MANILA - The Armed Forces of the Philippines (AFP) rolled out the vaccination program for its personnel stationed in Mindanao in a bid to boost the public’s confidence on COVID-19 jabs.
In a statement, the Eastern Mindanao Command (EastMinCom) said it started a “symbolic vaccination” of Beijing’s Sinovac in front of Camp Panacan Station Hospital, Davao City on Monday, with Defense Secretary Delfin Lorenzana and AFP Chief of Staff Gen. Cirilito Sobejana as guests.
China’s military earlier donated some 100,000 vaccine doses from Sinovac for the Philippine military as the official supplies arrived on Feb. 28. A total of 1,200 vaccine doses, meanwhile, are allocated for EastMinCom, covering 300 individuals, the statement read.
“We encourage every member of the AFP to take part in this vaccination program. This is not only meant to protect us from the virus but also to encourage everyone, especially those who are still undecided to be inoculated,” Sobejana was quoted as saying.
Three military health officers who received the first shots during the vaccine drive said they did not experience any adverse effects.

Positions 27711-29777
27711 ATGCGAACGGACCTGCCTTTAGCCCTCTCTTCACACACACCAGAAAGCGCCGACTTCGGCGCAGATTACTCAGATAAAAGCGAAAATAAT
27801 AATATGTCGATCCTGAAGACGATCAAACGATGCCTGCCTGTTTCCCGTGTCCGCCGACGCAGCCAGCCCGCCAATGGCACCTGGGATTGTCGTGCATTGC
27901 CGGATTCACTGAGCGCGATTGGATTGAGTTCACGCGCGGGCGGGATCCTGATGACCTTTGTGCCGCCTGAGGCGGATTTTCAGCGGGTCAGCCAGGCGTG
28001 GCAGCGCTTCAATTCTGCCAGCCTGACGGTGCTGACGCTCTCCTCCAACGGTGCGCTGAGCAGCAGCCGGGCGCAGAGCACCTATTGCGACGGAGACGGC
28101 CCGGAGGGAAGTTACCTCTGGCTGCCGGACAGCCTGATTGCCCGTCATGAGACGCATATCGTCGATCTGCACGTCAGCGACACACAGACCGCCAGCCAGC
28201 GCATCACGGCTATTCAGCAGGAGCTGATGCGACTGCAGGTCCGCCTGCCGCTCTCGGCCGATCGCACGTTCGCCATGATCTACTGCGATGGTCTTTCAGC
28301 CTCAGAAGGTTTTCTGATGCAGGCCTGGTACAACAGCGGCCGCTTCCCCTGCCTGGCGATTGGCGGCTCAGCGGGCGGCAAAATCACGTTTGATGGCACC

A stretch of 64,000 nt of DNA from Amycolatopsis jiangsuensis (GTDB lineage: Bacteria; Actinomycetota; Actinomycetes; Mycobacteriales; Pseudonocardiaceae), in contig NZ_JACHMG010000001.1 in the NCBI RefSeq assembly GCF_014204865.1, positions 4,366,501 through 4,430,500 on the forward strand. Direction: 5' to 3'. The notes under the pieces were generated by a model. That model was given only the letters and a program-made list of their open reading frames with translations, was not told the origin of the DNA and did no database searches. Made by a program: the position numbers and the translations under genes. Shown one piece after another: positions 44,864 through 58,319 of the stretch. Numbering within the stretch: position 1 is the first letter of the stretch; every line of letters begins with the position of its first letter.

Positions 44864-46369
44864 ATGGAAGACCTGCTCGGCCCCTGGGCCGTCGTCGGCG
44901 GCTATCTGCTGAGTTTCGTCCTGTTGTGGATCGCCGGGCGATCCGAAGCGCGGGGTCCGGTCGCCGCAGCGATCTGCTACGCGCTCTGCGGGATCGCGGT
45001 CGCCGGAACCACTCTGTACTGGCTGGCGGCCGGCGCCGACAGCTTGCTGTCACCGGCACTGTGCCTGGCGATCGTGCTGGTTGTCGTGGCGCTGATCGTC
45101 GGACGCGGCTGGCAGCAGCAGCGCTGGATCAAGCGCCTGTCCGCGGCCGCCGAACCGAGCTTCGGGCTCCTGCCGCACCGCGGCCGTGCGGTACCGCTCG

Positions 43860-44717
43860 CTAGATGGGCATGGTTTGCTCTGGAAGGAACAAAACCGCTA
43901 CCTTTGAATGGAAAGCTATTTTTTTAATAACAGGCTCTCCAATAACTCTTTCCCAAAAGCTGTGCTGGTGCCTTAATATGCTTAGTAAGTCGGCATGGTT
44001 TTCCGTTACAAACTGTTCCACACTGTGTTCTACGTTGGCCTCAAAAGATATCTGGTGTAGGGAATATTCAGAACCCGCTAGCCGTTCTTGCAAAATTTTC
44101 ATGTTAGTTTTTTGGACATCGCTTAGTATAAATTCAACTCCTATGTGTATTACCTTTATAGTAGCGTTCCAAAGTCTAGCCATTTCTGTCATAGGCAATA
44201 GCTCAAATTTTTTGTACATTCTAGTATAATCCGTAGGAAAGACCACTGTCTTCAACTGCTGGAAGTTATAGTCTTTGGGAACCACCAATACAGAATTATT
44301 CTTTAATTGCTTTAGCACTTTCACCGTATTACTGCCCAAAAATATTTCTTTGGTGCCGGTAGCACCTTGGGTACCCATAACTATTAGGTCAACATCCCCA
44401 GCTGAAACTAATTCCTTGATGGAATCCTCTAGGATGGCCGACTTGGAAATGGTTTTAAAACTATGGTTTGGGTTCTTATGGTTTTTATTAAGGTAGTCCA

“Those who engage in health-related works are being prioritized by the Command based on the guidelines set forth by [Department of Health] to put health workers on top of the inoculation priority list followed by senior citizens, low-income individuals, and then military personnel,” the military explained.
Lorenzana said more vaccines are expected to arrive in the country “in the next couple of weeks.”
The Western Mindanao Command (WesMinCom) also started its vaccination drive on Tuesday at their gymnasium, with a military medical personnel getting the first dose.
Lt. Gen. Corleto Vinluan, Jr., WesMinCom commander, said his command would prioritize their health workers in the vaccine rollout.
“This signifies the massive inoculation of the COVID-19 vaccine in this unit. Our priority is to administer the vaccine to all health workers of the Command,” he said.
President Rodrigo Duterte has repeatedly vowed to prioritize uniformed personnel for the vaccine rollout, along with health workers and poor Filipinos.
The Philippines started its vaccination program on March 1 after almost a year into various forms of lockdowns.
The country aims to inoculate some 70 million people out of 108 million this year in a bid to achieve herd immunity.